Brown will jeop­ar­dise Celtic’s bid to win 10-In-A-Row if he makes a Scot­land come­back

Evening Times - - SPORT - Matthew Lind­say

JONNY HAYES pretty much nailed it when he com­pared his Celtic cap­tain Scott Brown to Ben­jamin But­ton, the fic­tional F. Scott Fitzger­ald char­ac­ter who gets younger as he ages, as he chat­ted to the me­dia af­ter a game at Park­head ear­lier this month.

Brown is 34 now, but is ev­ery bit as fit and strong, pos­si­bly more so, than he was when he first broke through into the Hiber­nian side as a cal­low kid of just 17 way back in 2003.

His out­ing against Liv­ingston at Park­head on Sat­ur­day – a match which he scored in as the home team eased to a com­fort­able 4-0 win that main­tained their lead at the top of the Ladbrokes Pre­mier­ship – was his 27th of the 2019/20 cam­paign.

But it looked, as he bounded around the slick Celtic Park turf with all of his usual en­ergy and en­thu­si­asm, as if it was his first.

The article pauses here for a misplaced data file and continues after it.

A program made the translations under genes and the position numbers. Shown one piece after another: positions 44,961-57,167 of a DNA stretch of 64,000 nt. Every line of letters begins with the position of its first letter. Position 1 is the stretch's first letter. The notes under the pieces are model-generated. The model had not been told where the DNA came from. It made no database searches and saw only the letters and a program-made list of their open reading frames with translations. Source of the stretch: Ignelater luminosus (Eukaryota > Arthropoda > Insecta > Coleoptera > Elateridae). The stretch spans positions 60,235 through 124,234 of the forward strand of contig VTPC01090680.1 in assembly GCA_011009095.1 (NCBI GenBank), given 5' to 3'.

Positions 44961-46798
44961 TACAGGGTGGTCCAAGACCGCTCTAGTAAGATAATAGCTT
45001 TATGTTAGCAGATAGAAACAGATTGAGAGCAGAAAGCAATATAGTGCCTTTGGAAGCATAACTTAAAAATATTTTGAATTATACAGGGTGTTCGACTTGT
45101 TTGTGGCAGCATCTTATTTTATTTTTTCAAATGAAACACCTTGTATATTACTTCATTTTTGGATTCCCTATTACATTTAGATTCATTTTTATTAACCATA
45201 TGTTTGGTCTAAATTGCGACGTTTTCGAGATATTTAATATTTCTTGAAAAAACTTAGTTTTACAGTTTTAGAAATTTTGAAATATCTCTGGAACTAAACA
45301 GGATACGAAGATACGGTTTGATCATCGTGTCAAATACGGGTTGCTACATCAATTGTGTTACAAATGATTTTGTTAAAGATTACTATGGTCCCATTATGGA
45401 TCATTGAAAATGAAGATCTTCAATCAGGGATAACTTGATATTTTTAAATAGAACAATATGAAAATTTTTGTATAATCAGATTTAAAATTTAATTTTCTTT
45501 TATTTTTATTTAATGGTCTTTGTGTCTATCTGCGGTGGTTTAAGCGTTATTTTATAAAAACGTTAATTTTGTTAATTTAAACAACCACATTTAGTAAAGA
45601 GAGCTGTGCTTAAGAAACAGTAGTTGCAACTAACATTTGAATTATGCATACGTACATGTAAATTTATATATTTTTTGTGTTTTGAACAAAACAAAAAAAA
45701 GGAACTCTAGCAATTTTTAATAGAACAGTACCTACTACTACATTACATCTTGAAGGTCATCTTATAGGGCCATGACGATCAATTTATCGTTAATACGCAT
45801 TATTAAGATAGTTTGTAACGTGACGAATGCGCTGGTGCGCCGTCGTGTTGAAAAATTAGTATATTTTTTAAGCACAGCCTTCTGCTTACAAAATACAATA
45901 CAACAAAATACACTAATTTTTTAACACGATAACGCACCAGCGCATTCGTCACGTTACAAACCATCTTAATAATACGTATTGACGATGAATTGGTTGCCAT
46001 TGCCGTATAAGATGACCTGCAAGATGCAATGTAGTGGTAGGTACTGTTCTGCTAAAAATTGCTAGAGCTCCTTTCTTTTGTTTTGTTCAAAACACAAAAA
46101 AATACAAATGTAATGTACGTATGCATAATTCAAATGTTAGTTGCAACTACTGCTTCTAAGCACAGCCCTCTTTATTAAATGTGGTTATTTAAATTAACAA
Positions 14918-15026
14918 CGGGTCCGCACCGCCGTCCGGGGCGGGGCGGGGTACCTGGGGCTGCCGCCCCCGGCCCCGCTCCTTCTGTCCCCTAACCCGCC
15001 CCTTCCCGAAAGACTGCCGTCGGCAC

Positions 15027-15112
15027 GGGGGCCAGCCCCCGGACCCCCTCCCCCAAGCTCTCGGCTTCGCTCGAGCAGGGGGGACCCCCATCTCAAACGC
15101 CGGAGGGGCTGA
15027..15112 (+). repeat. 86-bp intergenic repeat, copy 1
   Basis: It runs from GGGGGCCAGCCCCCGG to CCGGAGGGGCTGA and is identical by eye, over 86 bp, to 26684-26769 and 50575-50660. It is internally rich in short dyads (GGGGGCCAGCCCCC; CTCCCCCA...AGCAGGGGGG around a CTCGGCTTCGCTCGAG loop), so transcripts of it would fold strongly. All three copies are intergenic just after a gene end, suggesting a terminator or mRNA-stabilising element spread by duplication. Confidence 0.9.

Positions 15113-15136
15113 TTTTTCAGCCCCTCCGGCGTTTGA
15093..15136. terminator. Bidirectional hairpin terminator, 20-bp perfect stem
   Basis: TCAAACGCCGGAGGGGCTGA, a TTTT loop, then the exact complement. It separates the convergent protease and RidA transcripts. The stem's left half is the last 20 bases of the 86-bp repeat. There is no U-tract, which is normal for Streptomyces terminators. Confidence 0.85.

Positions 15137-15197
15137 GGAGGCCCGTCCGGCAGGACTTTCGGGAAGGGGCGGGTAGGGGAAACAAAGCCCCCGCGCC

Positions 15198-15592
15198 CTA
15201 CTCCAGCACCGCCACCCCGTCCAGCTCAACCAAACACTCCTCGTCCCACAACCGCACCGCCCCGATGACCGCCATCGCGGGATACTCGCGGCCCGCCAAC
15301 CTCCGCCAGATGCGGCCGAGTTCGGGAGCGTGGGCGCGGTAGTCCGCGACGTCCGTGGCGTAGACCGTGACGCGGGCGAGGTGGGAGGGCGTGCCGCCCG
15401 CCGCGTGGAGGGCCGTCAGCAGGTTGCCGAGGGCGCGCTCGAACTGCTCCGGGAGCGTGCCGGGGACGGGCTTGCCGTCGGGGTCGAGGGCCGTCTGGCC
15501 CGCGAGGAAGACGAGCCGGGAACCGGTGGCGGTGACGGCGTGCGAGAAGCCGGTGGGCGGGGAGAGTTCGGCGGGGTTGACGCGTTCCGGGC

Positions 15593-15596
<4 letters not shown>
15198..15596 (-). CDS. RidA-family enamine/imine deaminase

There is, though, a very good rea­son that “Broony” is still per­form­ing so con­sis­tently for Neil Len­non’s men both do­mes­ti­cally and in Europe; he is no longer play­ing for Scot­land.

Would he be avail­able for se­lec­tion ev­ery week if, as now looks a pos­si­bil­ity, he was to come out of in­ter­na­tional re­tire­ment and help the na­tional team in the Euro 2020 play-offs in March?

Would he be able to dom­i­nate games to the same de­gree next term if he rep­re­sented his coun­try in the tour­na­ment proper in the sum­mer?

Brown has re­peat­edly de­fied those who have pre­dicted his ca­reer at the top level was fin­ished in the past few years and, what is more, has taken great plea­sure in do­ing so. But he would be risk­ing his abil­ity to com­pete go­ing for­ward was he to try and add to his 55 caps.

At the same time, he would jeop­ar­dise Celtic’s at­tempt to win their record-equalling ninth con­sec­u­tive Scot­tish ti­tle and, if they beat Rangers to the league tro­phy come May, their tenth next sea­son.